starboard. On ships equipped with deep centerlines,
double-bottoms, and peak tanks, additional lines are
required to strip these tanks.
The service-tank stripping tailpipe extends from 1
1/2 inches off the tank bottom and is connected di-
rectly to the suction header of the motor-driven strip-
ping pumps. These lines are fitted with a cutout valve,
and a one-way check valve or spectacle flange.
The pump piping is arranged to take suction from
the common suction header and discharge into the
common discharge header. The two cutout valves in
the suction header permit both pumps to take suction
from either the port or starboard tanks independently,
or from both sides simultaneously. The pump inlet
piping contains an inlet valve, a compound gage, and
on some ships, a 40-mesh basket-type strainer. The
discharge piping contains a valved sample connec-
tion, pressure gage, a discharge valve, and a one-way
check valve. From the discharge header, the stripped
liquid can be directed to the contaminated-JP-5 set-
tling tanks, or it can be directed to the transfer main
when consolidating the fuel load.
The hand-operated stripping system (fig. 4-4) is
provided specifically for JP-5 service tanks. Its pur-
pose is to remove water and solids from the bottom of
The hand-operated stripping system tailpipe ex-
tends from 3/4 inch off the service tank bottom and is
connected to a tanktop cutout valve. The lines from
each service tank in the pump room are combined and
connect directly to the suction side of the hand-oper-
ated stripping pump. The discharge line contains a
sight glass, sample connection, one-way check valve,
and discharge cutout valve. The stripping line dis-
charges into the contaminated-JP-5 settling tank or
purifier sump tank.
The service system (fig, 4-5) contains all the pip-
ing, valves, and related equipment necessary to de-
liver clean, clear, and bright JP-5 from the service
tanks on the eighth deck to aircraft on the flight and
With the ability to isolate the service system into
four separate quadrants, the general arrangement of
this system is nearly identical on all earners. But the
actual piping, valves, and related equipment will defi-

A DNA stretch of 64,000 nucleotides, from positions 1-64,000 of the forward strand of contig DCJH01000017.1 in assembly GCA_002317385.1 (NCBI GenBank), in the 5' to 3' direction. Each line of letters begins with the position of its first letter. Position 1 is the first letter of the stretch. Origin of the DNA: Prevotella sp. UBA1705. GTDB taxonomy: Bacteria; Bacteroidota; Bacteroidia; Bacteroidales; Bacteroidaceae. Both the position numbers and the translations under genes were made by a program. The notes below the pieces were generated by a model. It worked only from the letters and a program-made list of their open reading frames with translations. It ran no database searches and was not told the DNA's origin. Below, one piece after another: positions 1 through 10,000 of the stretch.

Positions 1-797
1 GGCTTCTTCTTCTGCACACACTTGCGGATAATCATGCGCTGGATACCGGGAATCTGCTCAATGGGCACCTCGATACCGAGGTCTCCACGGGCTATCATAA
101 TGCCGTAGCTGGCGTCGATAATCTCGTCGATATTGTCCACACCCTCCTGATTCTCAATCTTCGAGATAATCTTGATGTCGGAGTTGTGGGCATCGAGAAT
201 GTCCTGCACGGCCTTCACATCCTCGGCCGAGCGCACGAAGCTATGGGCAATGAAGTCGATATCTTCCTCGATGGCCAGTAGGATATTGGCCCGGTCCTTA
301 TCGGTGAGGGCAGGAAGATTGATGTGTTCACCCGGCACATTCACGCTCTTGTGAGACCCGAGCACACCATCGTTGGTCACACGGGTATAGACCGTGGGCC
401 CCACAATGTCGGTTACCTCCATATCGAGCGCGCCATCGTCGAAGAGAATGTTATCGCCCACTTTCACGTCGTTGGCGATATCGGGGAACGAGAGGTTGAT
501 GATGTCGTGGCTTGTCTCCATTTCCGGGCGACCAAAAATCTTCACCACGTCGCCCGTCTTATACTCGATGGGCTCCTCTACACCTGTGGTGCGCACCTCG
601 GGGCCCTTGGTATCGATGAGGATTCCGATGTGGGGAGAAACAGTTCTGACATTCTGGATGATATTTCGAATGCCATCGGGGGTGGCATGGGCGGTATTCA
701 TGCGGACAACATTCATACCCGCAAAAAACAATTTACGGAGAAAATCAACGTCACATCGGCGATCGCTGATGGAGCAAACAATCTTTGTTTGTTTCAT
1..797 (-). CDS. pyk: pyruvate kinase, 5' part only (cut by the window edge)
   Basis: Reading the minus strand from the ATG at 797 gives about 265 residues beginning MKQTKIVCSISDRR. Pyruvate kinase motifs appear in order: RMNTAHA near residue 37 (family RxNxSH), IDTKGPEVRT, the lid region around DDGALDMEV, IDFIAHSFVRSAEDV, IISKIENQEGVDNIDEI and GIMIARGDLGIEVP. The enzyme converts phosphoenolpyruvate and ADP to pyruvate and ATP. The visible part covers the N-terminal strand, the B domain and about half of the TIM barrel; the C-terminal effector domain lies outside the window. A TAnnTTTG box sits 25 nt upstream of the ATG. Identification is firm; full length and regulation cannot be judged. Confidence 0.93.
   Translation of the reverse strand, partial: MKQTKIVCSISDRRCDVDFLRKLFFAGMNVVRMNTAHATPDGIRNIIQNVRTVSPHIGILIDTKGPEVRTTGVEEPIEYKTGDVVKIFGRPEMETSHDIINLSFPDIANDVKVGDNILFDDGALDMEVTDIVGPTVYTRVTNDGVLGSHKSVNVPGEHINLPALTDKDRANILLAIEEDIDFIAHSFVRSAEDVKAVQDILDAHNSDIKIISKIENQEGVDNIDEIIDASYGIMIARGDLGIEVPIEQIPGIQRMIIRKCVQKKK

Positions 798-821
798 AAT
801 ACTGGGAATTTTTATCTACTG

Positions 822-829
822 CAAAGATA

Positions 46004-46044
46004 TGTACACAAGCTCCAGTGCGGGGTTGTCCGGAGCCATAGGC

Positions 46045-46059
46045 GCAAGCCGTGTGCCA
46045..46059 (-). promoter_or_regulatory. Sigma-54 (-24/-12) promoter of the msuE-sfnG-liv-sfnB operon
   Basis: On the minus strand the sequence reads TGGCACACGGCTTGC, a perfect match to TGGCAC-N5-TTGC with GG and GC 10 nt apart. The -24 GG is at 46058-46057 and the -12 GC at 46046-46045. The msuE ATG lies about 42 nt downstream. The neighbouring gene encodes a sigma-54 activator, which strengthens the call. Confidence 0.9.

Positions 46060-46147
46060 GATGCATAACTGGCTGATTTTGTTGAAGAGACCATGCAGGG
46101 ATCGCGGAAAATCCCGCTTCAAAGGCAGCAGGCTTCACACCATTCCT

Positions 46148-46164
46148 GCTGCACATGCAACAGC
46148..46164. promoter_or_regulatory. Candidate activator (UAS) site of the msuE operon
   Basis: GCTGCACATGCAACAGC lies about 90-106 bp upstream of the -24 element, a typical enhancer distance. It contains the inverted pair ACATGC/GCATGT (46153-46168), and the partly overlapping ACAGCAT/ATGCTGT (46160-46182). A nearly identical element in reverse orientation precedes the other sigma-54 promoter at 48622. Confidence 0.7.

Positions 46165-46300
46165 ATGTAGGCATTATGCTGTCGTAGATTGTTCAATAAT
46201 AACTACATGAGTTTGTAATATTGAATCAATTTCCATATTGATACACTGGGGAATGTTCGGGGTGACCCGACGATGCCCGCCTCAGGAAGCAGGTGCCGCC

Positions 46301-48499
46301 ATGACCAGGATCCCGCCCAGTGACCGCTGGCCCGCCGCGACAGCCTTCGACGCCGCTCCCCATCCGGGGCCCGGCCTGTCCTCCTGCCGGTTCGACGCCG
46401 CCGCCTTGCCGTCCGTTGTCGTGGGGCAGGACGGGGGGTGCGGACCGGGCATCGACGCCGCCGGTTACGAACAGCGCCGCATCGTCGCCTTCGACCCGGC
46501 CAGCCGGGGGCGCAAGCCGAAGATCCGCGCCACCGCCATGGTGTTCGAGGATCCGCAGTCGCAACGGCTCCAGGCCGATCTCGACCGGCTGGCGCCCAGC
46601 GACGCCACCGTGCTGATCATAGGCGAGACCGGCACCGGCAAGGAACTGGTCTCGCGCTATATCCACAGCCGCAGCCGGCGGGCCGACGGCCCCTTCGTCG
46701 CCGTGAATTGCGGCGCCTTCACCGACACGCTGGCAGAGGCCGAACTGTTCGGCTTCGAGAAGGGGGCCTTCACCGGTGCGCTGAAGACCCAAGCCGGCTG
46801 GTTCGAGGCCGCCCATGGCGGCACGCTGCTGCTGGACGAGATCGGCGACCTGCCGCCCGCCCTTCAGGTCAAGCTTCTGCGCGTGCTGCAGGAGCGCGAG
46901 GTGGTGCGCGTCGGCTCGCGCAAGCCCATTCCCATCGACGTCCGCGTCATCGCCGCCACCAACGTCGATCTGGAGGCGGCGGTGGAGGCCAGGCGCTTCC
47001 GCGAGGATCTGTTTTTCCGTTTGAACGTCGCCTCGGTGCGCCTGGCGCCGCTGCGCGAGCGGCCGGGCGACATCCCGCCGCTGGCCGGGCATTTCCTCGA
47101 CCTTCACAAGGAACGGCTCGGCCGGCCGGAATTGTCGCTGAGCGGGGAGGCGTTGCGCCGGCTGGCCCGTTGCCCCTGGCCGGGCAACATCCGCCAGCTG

nitely vary. The service system described here is the
forward section of a typical CV.
The service system piping in the pump room (fig.
4-6), begins with the service-tank suction tailpipes.
These lines extend from 24 inches off the tank bottom
to the service-pump common suction header. Each
line is fitted with a shutoff valve to isolate the tank
from the system when not in use.
The service pump common suction header is di-
vided into a port and starboard suction header by a set
of crossover valves. During normal operations, these
crossover valves are open to allow the use of any
service pump with any service tank. Additionally, the
cross-connections from the transfer pump suction
header, fitted with a spectacle flange or line blind
valve, and a cutout valve interconnect with the service
pump suction header between these valves. This ar-
rangement allows two service pumps to be used as
transfer pumps, and two for servicing aircraft. Of
course, this would bean emergency arrangement if all
three transfer pumps were disabled. Otherwise, the
cross-connection is only opened to allow service
pumps to be used for off-loading JP-5.
The service pumps are connected to the suction
header by the pump inlet. This line contains an inlet
valve and a compound gage. The discharge line, con-
necting the pumps to the common discharge header,
contains a recirculating line, pressure gage. one-way
check valve, and a discharge valve.
The recirculating line has an orifice to recirculate
about 5% of the rated capacity of the pump back to the
service tank from which suction is being taken. The
recirculated fuel through the pump casing keeps the
pump cool during standby condition. This is when the
system is pressurized (pumps are running), but no fuel
is being drawn topside. The recirculating lines (one
for each service pump), terminate in a recirculating
header. The header in turn is connected to each ser-
vice tank recirculating line. These lines, fitted with
shutoff valves, terminate 18 inches horizontally off
the tank bottom. A number of 1-inch holes, equally
spaced along the top of the recirculating line allow
JP-5 to be returned to the tank without disturbing the
contents of the tank. When the system is being set up
for operation, the recirculating header MUST be
aligned to the service tank from which suction will be
taken. Also, when the service tank is changed, so must
the recirculating header.